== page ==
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Minority women in L.A. County found to have higher rates of chronic disease

Times Staff Writer

Minority women living in Los Angeles County suffer disproportionate rates of chronic disease, according to a study released Wednesday by public health officials that examined the relationship between ethnicity and women’s health.

Women in general have higher rates of diabetes, high blood pressure, high cholesterol, arthritis, asthma and depression than men, the data showed, and minority women are at higher risk for many such ailments.

Since 1995, diabetes mortality rates among women have risen 13%, with concentrations in South Los Angeles, the Antelope Valley and the southeast part of the county.

The two leading causes of death among women overall were heart disease and stroke.

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Particularly startling, rates of obesity among all women have climbed to 20%.

Close to half of women in the county reported little to no physical activity -- compared with one-third of men. More women than ever are obese, with the largest increases among Latinas and African Americans. More than a quarter of Latinas and a third of African American women were considered obese.

The study, compiled primarily from 2005 data, linked poverty, lack of healthcare and health insurance and other socioeconomic factors to poor health.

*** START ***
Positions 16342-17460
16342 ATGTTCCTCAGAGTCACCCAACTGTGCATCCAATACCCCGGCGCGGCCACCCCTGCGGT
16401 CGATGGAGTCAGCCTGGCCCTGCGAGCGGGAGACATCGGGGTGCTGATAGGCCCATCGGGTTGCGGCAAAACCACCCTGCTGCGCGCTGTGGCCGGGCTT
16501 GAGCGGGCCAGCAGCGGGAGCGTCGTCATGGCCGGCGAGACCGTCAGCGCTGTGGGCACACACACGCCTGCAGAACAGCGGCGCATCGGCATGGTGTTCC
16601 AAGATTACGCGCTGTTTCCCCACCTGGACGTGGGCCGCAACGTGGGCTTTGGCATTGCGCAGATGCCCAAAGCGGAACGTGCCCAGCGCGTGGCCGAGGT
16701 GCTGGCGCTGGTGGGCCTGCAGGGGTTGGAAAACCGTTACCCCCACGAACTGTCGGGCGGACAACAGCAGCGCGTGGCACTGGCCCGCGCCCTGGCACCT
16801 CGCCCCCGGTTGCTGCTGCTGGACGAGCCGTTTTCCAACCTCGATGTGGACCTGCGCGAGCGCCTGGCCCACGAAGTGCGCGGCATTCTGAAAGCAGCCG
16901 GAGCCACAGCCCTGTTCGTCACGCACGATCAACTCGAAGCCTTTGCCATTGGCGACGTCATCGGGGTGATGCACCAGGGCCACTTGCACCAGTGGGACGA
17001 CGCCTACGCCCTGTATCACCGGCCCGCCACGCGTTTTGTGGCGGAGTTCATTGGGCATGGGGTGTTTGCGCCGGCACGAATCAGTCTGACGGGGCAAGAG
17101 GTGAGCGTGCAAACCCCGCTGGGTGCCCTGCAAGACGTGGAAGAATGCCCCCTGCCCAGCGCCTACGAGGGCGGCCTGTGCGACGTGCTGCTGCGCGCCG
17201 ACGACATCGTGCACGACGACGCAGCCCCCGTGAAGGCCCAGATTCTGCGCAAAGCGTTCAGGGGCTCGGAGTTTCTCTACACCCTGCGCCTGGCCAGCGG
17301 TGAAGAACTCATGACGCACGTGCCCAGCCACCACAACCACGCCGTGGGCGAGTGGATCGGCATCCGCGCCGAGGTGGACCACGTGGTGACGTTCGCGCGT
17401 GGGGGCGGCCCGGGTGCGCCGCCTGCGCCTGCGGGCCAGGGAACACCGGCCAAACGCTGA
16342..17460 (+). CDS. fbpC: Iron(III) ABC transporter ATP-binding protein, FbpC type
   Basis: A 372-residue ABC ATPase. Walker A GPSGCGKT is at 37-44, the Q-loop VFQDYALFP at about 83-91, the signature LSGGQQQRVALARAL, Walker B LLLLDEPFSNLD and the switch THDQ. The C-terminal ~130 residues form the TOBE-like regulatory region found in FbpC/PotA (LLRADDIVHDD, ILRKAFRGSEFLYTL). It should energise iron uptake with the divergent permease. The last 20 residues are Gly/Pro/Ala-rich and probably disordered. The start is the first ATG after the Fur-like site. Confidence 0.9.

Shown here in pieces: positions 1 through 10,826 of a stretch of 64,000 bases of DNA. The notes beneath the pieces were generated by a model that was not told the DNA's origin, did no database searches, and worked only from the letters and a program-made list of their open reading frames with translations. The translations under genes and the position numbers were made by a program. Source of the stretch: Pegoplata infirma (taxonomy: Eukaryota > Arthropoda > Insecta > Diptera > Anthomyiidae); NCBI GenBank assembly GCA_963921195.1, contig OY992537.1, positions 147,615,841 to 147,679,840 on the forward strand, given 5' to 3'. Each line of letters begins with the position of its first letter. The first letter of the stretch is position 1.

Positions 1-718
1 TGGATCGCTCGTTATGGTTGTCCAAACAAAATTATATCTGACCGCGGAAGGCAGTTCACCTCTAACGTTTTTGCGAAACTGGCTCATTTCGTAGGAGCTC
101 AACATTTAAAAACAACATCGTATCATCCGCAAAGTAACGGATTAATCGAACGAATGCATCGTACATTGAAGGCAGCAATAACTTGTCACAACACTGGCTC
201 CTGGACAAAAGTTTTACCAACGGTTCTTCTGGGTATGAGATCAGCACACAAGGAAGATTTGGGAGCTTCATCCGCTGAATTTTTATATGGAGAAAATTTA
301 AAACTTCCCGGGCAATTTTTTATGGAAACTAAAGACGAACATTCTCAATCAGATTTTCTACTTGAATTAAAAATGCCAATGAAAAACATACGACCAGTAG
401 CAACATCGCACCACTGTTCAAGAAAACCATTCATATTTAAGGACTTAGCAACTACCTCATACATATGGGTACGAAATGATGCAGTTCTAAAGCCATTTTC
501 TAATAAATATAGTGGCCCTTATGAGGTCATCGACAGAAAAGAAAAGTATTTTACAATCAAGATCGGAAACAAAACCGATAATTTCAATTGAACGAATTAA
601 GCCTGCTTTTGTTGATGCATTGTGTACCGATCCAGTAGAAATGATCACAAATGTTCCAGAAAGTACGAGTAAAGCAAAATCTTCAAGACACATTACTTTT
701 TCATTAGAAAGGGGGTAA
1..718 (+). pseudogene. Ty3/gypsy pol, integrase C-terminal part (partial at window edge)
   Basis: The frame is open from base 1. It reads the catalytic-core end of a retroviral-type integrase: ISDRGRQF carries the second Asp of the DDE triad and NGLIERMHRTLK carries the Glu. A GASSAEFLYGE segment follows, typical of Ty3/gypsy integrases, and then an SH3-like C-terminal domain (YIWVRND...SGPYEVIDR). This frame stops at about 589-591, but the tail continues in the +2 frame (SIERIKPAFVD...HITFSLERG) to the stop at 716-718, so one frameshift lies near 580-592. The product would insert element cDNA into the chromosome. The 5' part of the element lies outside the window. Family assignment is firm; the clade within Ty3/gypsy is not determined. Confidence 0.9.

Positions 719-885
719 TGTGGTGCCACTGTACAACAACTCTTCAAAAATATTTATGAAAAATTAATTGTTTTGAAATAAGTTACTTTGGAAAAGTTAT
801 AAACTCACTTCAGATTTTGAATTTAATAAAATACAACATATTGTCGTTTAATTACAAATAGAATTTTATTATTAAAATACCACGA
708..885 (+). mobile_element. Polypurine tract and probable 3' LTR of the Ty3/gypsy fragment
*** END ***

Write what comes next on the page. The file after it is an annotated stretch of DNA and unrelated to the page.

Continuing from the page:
The highest percentages of overweight and obese women live in poorer parts of the county, including Central and South Los Angeles and parts of the Antelope Valley, the report said.

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African American women had the highest mortality rate of any group, with more than half at risk for developing heart disease, compared with 38% of Latinas, 36% of whites and 27% of Asians and Pacific Islanders, according to the report. African American women also smoked more and breast-fed less than other women, the report found.

“What always is stunning, whether you expect it or not, is how large the disparities are,” said Dr. Jonathan Fielding, the county’s public health director.

Fielding pointed to the importance of factors such as poverty, health insurance, education and neighborhood violence in determining women’s health. Nearly half of county women live in poverty, the study found.

The report also broke out data on ethnic subgroups, highlighting the contrasts among them.

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For example, more women from Central America live in poverty, without insurance or regular healthcare, compared with other Latinas.

Additionally, Korean women are far less likely to be physically active or receive healthcare than other Asians.

To try to help residents improve their health, the county has led stop-smoking efforts, provided mobile cancer screening, helped uninsured people enroll in Medi-Cal and offered multilingual healthcare referrals, among other outreach programs, Fielding said.

“There’s no magic bullet here,” Fielding said. “There’s a thousand different things that we have to do with partners in order to make a difference.”

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County public health officials are hosting a women’s health policy summit today with health experts and elected officials.

The study, published with the county office of women’s health, was compiled from a number of sources, primarily a 2005 random phone survey of 8,600 self-reporting adults in Los Angeles County.

susannah.rosenblatt@latimes.com


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